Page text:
McCain Hammers Away at ‘Spreading the Wealth’
Elizabeth Holmes reports from Manchester, N.H., on the presidential race.
John McCain continues to hint that Barack Obama’s economic policies teeter on socialism. He harped on the Democrat’s “spread the wealth” line at a New Hampshire rally Wednesday.
“Before government can redistribute wealth, it has to confiscate wealth from those who earned it,” McCain yelled to the crowd of about 2,000 at Saint Anselm’s college in Goffstown, N.H.
“Whatever the right word is for that way of thinking—” McCain then paused slightly, allowing someone in the crowd to fill in the blank. “Socialism!” a voice shouted.
McCain continued: “The redistribution of wealth is the last thing America needs right now. In these tough economic times, we don’t need government ‘spreading the wealth,’ we need policies that create wealth and spread opportunity.”
When I got my first computer– an Apple IIe, bought with the money left me by my Uncle Benson– it was both a novelty and a very useful tool. If someone wanted to come over to my house and use it to write a resume (a nightmare on a typewriter) that was fine. More than a few of my friends took me up on the offer.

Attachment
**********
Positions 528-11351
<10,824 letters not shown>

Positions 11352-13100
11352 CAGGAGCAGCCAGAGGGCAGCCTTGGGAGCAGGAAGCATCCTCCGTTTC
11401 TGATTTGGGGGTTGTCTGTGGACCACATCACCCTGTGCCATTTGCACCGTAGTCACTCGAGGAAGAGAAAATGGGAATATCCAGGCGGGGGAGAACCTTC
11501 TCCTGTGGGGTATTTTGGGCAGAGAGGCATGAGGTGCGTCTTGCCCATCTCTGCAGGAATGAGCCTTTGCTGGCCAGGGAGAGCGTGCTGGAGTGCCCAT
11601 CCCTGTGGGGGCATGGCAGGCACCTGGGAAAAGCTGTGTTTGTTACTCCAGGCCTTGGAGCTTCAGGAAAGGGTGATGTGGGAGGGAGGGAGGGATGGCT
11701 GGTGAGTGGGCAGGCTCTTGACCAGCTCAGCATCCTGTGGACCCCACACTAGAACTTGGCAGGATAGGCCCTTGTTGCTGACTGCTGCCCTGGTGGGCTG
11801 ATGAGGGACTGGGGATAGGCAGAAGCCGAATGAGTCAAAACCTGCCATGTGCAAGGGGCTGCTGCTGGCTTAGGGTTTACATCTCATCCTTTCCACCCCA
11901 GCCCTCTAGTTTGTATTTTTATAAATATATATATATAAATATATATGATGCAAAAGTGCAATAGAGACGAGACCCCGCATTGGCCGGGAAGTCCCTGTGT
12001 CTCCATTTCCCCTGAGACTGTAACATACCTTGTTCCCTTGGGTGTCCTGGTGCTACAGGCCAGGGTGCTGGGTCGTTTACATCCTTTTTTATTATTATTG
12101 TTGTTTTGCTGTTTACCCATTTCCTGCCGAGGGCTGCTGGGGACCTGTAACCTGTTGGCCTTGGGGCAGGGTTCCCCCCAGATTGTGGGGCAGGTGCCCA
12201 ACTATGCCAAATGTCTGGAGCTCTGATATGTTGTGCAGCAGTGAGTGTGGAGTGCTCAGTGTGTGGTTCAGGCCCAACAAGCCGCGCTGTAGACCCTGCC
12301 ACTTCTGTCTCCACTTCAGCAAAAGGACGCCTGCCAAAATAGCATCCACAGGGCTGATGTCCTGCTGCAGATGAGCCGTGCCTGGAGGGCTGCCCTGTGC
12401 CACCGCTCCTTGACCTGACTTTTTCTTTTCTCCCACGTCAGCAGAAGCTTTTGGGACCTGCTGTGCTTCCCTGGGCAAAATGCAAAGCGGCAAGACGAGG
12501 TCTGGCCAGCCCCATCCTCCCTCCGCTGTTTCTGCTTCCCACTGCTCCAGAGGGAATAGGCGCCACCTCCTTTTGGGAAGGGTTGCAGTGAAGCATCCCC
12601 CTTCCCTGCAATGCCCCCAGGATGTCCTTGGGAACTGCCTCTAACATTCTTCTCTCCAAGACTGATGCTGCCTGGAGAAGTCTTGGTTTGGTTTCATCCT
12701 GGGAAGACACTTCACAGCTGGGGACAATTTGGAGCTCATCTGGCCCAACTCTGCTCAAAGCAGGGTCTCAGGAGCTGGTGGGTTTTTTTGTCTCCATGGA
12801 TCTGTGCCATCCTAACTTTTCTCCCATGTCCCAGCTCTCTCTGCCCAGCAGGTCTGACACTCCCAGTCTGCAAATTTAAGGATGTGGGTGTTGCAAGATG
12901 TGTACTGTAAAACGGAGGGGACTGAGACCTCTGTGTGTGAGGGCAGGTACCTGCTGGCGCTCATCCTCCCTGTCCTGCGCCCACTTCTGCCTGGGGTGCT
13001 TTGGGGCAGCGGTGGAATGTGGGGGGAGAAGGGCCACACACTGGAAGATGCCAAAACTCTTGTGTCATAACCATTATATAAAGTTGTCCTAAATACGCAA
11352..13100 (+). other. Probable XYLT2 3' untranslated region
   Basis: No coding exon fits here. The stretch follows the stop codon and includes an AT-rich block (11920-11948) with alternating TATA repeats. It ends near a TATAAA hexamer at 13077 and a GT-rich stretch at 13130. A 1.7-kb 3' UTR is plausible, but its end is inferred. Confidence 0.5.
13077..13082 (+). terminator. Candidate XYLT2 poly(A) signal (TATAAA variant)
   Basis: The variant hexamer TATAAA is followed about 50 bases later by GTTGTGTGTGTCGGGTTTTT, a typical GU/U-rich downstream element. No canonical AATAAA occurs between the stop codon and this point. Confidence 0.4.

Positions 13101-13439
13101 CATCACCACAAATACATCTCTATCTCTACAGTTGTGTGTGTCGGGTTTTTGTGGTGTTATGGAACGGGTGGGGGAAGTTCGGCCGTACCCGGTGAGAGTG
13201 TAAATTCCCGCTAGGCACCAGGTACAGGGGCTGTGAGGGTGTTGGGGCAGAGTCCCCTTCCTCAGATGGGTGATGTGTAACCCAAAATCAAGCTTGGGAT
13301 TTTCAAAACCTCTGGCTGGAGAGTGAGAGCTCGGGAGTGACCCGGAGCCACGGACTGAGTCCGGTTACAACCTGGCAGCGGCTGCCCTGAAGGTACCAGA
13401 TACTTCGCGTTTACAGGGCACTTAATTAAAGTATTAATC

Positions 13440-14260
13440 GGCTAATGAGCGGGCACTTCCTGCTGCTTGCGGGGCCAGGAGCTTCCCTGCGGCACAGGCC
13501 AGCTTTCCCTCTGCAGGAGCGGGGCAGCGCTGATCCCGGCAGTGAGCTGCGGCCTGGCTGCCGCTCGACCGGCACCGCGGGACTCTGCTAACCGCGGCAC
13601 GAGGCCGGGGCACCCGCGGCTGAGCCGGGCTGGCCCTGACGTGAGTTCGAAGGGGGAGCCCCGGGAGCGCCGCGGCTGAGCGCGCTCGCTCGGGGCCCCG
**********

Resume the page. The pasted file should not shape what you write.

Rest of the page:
That seemed more like common sense than generosity. Why should the computer sit there unused when it could be used to take a tiny little bit of headache out of the world. I was reminded of that computer several times over the last several weeks, beginning with Governor Palin’s mocking, even angry sarcasm about community service.
The rhetoric of selfishness, always a staple of Republican economics, has reached a kind of crescendo recently; McCain is now mocking Obama’s reasonable idea that in hard times we need to be willing to “share the wealth.” They’ve even brought back some good old cold war sniping, calling him a near-socialist (what we once jokingly called a “pinko”).
This argument against generosity goes back to Nixon, at least, but flowered during the “greed is good” Reagan administration, around the same time I bought that first computer. It’s a kind of radical market libertarianism that has brought us most of our current economic problems, as even Alan Greenspan now admits. It can’t be allowed to win again.